Stocks in the U.S. were mostly unchanged in early trading this week following an impressive rebound the week prior. Fourth-quarter earnings season is winding down with more than 90% of S&P 500 companies reporting results over the past few weeks. In aggregate, corporate profits have modestly exceeded expectations but clearly are slowing down from near-record levels as margins deteriorate.
Inflation and interest rates remain key areas of focus for investors, and Tuesday’s better-than-expected Producer Price Index (PPI) report helped quell inflationary fears for the time being. The report showed wholesale inflation rising 0.2% in October versus expectations for a 0.4% gain. This comes on the back of lighter than expected CPI inflation data last week, which put downward pressure on interest rates across the board. Going forward, we expect inflation data to continue to improve, allowing the Federal Reserve to slow the pace of interest-rate hikes. The markets now are pricing in a 0.50% (50 basis point) rate hike at the next Federal Reserve meeting in December, which would leave the federal funds rate around 4.50% by year-end.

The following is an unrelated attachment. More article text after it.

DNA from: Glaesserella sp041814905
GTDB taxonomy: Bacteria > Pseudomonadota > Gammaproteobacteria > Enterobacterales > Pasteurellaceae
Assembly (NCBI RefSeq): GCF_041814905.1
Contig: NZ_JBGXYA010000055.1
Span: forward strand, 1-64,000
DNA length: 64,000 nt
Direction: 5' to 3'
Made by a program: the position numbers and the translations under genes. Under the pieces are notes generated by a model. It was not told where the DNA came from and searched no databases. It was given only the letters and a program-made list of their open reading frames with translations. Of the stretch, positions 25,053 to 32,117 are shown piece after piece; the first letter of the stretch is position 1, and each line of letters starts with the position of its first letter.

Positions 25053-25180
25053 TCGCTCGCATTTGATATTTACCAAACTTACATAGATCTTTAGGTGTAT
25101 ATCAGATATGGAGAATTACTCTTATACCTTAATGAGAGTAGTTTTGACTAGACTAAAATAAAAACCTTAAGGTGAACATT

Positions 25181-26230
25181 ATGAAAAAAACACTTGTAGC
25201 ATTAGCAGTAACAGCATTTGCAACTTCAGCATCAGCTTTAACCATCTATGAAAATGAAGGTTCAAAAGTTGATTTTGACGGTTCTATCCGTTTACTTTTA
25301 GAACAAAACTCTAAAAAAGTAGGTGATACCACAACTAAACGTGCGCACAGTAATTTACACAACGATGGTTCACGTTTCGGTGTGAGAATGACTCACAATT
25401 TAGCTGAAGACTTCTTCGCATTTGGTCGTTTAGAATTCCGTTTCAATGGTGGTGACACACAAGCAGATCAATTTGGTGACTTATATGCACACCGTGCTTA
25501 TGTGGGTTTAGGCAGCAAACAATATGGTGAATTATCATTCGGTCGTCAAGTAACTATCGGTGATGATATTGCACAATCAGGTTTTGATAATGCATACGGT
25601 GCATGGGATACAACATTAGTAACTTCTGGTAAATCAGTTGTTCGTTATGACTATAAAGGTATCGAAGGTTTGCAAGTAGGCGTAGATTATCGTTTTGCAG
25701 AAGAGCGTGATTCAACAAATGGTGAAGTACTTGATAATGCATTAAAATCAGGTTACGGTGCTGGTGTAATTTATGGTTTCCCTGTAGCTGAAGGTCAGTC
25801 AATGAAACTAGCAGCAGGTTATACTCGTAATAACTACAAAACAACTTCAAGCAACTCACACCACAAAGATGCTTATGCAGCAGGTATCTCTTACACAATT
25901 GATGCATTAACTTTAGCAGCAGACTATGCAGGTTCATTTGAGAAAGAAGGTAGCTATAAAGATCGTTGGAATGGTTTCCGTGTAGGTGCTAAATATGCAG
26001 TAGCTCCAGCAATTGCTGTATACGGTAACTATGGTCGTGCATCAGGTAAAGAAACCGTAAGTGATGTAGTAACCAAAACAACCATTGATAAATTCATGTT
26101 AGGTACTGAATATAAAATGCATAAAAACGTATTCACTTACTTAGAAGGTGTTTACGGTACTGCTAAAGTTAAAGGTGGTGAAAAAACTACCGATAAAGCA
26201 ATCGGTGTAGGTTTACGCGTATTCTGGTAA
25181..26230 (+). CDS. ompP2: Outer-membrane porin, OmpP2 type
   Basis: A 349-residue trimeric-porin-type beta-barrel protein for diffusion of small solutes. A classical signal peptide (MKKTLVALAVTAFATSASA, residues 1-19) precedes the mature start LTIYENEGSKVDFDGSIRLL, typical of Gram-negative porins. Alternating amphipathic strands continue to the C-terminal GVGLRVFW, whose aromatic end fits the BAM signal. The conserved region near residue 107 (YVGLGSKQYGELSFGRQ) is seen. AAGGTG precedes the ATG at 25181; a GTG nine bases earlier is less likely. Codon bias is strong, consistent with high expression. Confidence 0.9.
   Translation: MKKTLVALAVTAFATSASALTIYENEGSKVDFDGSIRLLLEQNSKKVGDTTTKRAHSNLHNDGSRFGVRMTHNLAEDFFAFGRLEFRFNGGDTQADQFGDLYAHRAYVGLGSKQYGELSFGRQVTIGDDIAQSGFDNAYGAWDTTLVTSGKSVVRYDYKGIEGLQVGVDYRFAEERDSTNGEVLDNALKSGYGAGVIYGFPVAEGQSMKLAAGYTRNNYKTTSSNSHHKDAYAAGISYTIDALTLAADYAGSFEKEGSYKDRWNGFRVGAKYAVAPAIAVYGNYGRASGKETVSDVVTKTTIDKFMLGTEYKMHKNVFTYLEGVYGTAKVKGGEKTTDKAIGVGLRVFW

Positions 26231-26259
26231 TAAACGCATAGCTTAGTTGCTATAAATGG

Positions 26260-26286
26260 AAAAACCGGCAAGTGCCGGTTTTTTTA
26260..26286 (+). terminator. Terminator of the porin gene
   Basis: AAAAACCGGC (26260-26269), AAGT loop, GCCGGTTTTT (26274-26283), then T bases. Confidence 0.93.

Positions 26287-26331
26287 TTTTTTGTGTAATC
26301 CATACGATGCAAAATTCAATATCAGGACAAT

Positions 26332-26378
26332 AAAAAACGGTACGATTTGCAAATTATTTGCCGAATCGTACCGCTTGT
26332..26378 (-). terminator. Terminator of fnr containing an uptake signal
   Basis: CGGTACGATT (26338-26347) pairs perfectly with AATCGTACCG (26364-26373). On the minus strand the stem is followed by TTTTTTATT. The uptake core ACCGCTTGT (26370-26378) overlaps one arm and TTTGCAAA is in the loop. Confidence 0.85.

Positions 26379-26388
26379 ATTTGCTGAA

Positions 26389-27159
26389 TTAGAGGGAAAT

On the data front, retail sales climbed 1.3% in October compared to expectations for a 1% increase. Separately, import prices declined by less than expected in October. In housing, the National Association of Home Builders (NAHB) housing index dropped for the 11th consecutive month, reaching its lowest level since 2012. On Thursday, investors will get a look at new housing starts and building permits for October, followed by existing home sales on Friday.
Source: GSAM, CNBC, JPMorgan
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